How To: Shoot Better Cat Portrait Photos

Tips for capturing popular but hard-to-shoot pets

kitty

kitty

Max, a purebred Somali, posed in the San Jose home he shares with Gary Parker, who teaches at his own Swamp Dog­ Photography workshops. ** Photo: Gary Parker**

Trying to photograph cats is a lot like trying to herd them—great for laughs, but usually unproductive. To help you kick up the quality of your kitty captures, we got some advice from one of the best pet shooters in the country, Gary Parker of San Jose, CA.

•Use the right gear. Parker sometimes uses a 50mm f/1.2 but more often a 70–200mm f/2.8. The latter will nail a moving cat from across the room in good existing light. He also suggests a wide angle zoom (e.g., 16–35mm f/2.8) “so that when kitty is cool with you being up close, you can zoom in and out as needed.” Cameras with high burst rates are mandatory, at least 5 frames per second.

•Be prepared. “Cat photography is straight-out reactive photojournalism,” says Parker. To get that one cool photo of kitty, work just like a Sports Illustrated photographer capturing the key play that wins the game. “Being prepared includes never putting your camera away,” says Parker.

•Move slowly, speak softly. Avoid eye contact with a wary cat. Any time the cat looks at you, avert your eyes and remain motionless. Your goal is to assure the subject that you are no threat. “Never chase a cat for a photograph,” continues Parker. “If it bolts from the room, follow slowly while looking away.”

•Patience is key. You can’t make terrific cat photographs in a hurry. Be prepared to linger, perhaps for hours, waiting for Kitty to decide on her own to come out from under the bed.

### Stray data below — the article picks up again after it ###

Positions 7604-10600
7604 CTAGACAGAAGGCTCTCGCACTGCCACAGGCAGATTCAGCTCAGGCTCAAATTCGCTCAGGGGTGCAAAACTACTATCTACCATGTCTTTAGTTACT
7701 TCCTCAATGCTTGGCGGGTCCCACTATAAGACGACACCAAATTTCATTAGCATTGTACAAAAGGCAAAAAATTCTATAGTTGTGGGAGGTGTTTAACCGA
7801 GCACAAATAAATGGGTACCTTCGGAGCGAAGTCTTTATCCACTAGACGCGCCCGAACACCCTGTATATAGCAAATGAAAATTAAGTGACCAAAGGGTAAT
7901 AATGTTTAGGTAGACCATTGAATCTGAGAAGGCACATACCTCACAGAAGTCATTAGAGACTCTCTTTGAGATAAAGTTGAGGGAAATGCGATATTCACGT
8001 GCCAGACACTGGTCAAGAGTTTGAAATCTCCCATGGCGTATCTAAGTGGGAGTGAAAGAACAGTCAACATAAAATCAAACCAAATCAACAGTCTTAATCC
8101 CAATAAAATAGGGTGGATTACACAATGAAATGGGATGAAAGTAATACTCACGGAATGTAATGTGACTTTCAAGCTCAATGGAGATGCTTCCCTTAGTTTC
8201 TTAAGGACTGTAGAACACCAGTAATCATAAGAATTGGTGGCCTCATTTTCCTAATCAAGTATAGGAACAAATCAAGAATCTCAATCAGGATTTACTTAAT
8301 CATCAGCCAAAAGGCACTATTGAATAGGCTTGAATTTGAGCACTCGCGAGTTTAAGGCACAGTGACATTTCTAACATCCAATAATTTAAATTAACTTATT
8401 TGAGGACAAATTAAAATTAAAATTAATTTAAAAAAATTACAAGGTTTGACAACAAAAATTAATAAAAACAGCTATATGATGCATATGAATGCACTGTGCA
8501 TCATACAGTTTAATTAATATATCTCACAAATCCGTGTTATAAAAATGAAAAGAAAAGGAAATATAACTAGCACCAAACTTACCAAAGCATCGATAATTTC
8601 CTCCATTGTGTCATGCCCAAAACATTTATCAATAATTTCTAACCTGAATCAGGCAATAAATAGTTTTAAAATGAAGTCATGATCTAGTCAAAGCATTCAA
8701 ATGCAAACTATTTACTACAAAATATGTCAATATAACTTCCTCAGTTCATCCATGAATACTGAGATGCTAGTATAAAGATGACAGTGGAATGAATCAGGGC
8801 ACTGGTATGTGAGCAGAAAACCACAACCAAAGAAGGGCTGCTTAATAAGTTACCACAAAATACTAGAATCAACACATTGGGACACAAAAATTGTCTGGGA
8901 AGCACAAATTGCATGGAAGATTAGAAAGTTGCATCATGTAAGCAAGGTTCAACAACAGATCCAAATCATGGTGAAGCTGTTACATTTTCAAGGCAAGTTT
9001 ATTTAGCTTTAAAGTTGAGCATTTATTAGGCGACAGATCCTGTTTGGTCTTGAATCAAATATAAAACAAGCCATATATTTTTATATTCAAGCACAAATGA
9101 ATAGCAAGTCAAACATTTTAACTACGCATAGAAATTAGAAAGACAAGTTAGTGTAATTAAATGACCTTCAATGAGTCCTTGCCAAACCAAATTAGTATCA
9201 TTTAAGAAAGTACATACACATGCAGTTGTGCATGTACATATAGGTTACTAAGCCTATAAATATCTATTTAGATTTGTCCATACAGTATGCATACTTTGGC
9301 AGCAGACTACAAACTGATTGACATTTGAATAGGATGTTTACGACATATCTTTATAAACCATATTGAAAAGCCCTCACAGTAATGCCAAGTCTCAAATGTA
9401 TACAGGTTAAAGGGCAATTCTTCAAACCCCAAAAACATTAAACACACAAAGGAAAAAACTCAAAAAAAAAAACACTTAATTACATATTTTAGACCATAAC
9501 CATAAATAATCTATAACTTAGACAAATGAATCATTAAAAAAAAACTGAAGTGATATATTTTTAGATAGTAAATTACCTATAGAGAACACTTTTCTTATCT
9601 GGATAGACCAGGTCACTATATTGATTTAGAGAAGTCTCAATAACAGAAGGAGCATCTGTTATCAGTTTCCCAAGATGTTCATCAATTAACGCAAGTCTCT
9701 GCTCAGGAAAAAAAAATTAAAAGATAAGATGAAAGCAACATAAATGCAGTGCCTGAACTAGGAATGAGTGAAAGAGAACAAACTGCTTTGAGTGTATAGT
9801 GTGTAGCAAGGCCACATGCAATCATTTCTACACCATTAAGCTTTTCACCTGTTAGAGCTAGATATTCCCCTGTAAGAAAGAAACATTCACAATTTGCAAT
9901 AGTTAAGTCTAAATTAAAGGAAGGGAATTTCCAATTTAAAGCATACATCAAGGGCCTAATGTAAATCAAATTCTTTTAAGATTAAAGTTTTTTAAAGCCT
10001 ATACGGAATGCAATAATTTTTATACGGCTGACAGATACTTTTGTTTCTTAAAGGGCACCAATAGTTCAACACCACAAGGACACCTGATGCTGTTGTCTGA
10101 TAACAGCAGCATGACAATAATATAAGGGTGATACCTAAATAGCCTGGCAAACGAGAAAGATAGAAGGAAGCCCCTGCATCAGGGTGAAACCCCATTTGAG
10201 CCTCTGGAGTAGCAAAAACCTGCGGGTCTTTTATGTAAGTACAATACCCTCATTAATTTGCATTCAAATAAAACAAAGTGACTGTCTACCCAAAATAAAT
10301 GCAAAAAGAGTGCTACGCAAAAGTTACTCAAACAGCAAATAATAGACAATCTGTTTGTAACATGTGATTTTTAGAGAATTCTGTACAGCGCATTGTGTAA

**Step 1: **Enlist help

An assistant can help you quickly swap out cameras or lenses as shooting conditions change. He or she can also track the cat (or the backgrounds) with lighting gear.

**Step 2: **Gather props

To get your subject’s attention, try using buzzers, clickers, or squeaky toys. Parker (or his assistant) will quickly toss a wad of paper into the air to entice the cat to lift its gaze and prick up its ears. The photographer avoids “peacock feathers and other clichés.”

**Step 3: **Prep your pet

If the cat will be attracted to snacks or treats, withholding a meal on the day before the photo shoot can help assure a more attentive subject.

**Step 4: **Include compelling back-​grounds

They should be clean and well lit, just like backgrounds for human subjects. “In many cases, I walk circles around the cat trying to locate something attactive for the background,” says the Parker. Photographing cats where they shouldn’t be (like under a rug!) can work, but a simple black backdrop can show off feline beauty, too.

**Final Step: **Shoot at the cat’s eye level

“For this image, I placed my camera directly on the carpeted floor,” says Parker, “and composed the photograph while laying flat in front of Max. For stability, I pressed the camera into the floor as I shot.” The technique earned him this sharp photograph, even though the exposure was a rather long 1/4 sec, at f/2.8 and ISO 200.

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